LSI EXAMPLE - INDEXING A DOCUMENT
Putting Theory into Practice
While a discussion of the mathematics behind singular value decomposition is beyond the scope of our article, it's worthwhile to follow the process of creating a term-document matrix in some detail, to get a feel for what goes on behind the scenes. Here we will process a sample wire story to demonstrate how real-life texts get converted into the numerical representation we use as input for our SVD algorithm.
The first step in the chain is obtaining a set of documents in electronic form. This can be the hardest thing about LSI - there are all too many interesting collections not yet available online. In our experimental database, we download wire stories from an online newspaper with an AP news feed. A script downloads each day's news stories to a local disk, where they are stored as text files.
Let's imagine we have downloaded the following sample wire story, and want to incorporate it in our collection:
O'Neill Criticizes Europe on Grants|
Treasury Secretary Paul O'Neill expressed
irritation Wednesday that European countries have refused to go along
with a U.S. proposal to boost the amount of direct grants rich nations
offer poor countries.
The first thing we do is strip all formatting from the article, including capitalization, punctuation, and extraneous markup (like the dateline). LSI pays no attention to word order, formatting, or capitalization, so can safely discard that information. Our cleaned-up wire story looks like this:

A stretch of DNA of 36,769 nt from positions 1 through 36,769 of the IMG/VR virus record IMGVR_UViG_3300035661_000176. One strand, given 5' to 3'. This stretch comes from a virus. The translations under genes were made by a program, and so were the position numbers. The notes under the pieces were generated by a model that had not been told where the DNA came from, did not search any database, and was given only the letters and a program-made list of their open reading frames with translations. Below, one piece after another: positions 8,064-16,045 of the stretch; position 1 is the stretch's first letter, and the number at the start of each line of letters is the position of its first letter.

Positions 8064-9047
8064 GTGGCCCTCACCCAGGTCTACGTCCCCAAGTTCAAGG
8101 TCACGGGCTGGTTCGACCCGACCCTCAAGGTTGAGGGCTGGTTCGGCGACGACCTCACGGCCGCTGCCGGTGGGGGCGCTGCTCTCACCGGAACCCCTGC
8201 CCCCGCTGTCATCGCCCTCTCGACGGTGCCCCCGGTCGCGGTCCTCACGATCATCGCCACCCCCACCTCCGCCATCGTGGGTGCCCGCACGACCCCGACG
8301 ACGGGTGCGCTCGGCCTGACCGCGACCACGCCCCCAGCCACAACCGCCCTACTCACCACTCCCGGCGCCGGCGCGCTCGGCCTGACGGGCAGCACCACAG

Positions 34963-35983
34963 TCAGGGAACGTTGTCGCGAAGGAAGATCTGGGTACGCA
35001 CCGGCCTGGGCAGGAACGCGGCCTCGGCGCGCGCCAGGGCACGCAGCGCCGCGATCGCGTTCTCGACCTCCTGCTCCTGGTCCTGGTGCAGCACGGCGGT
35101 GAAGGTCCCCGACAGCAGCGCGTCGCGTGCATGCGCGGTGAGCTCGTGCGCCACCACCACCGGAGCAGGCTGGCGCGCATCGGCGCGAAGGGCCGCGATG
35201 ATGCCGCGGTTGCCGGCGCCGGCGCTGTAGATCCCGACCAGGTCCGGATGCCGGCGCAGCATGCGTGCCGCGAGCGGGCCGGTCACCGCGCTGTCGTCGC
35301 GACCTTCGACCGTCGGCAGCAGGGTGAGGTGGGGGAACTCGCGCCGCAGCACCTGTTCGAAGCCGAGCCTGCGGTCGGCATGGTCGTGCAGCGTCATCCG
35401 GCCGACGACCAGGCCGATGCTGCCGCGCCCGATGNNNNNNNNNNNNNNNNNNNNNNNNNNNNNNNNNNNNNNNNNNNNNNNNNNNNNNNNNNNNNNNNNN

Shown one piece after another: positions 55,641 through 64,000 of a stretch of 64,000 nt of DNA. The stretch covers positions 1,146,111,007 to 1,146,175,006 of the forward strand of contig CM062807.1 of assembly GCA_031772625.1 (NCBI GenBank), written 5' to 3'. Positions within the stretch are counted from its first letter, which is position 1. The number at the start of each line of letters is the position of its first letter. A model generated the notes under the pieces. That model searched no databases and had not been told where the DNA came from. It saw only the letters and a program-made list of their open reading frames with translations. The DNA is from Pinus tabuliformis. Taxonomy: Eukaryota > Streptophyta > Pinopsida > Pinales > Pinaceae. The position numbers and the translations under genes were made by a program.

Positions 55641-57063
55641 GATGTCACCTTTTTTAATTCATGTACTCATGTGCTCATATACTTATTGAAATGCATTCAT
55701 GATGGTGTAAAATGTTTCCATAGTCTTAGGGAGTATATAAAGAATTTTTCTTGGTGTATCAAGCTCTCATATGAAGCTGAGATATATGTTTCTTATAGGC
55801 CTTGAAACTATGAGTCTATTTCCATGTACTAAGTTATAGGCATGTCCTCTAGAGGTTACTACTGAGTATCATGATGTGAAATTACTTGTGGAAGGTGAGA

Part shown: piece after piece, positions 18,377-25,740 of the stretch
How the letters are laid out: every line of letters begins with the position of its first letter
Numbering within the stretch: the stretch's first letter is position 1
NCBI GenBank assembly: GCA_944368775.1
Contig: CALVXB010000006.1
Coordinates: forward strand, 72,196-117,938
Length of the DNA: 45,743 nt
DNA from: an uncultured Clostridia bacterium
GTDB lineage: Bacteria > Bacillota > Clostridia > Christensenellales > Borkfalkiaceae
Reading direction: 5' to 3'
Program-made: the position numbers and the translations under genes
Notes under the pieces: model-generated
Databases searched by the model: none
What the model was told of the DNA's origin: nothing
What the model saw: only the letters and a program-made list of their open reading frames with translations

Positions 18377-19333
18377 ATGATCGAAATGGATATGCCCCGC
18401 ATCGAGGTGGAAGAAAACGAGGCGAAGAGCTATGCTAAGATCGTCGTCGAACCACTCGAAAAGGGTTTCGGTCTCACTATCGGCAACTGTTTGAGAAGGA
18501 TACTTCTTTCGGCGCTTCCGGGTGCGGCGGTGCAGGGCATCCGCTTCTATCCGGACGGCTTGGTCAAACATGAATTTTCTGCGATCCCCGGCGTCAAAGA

o'neill criticizes europe on grants treasury secretary paul o'neill expressed irritation wednesday that european countries have refused to go along with a us proposal to boost the amount of direct grants rich nations offer poor countries the bush administration is pushing a plan to increase the amount of direct grants the world bank provides the poorest nations to 50 percent of assistance reducing use of loans to these nations
The next thing we want to do is pick out the content words in our
article. These are the words we consider semantically significant -
everything else is clutter. We do this by applying a stop list
of commonly used English words that don't carry semantic meaning. Using
a stop list greatly reduces the amount of noise in our collection, as
well as eliminating a large number of words that would make the
computation more difficult. Creating a stop list is something of an art
- they depend very much on the nature of the data collection. You can
see our full wire stories stop list here.
Here is our sample story with stop-list words highlighted:
o'neill criticizes europe on grants treasury secretary paul o'neill expressed irritation wednesday that european countries have refused to go along with a US proposal to boost the amount of direct grants rich nations offer poor countries the bush administration is pushing a plan to increase the amount of direct grants the world bank provides the poorest nations to 50 percent of assistance reducing use of loans to these nations
Removing these stop words leaves us with an abbreviated version of the article containing content words only: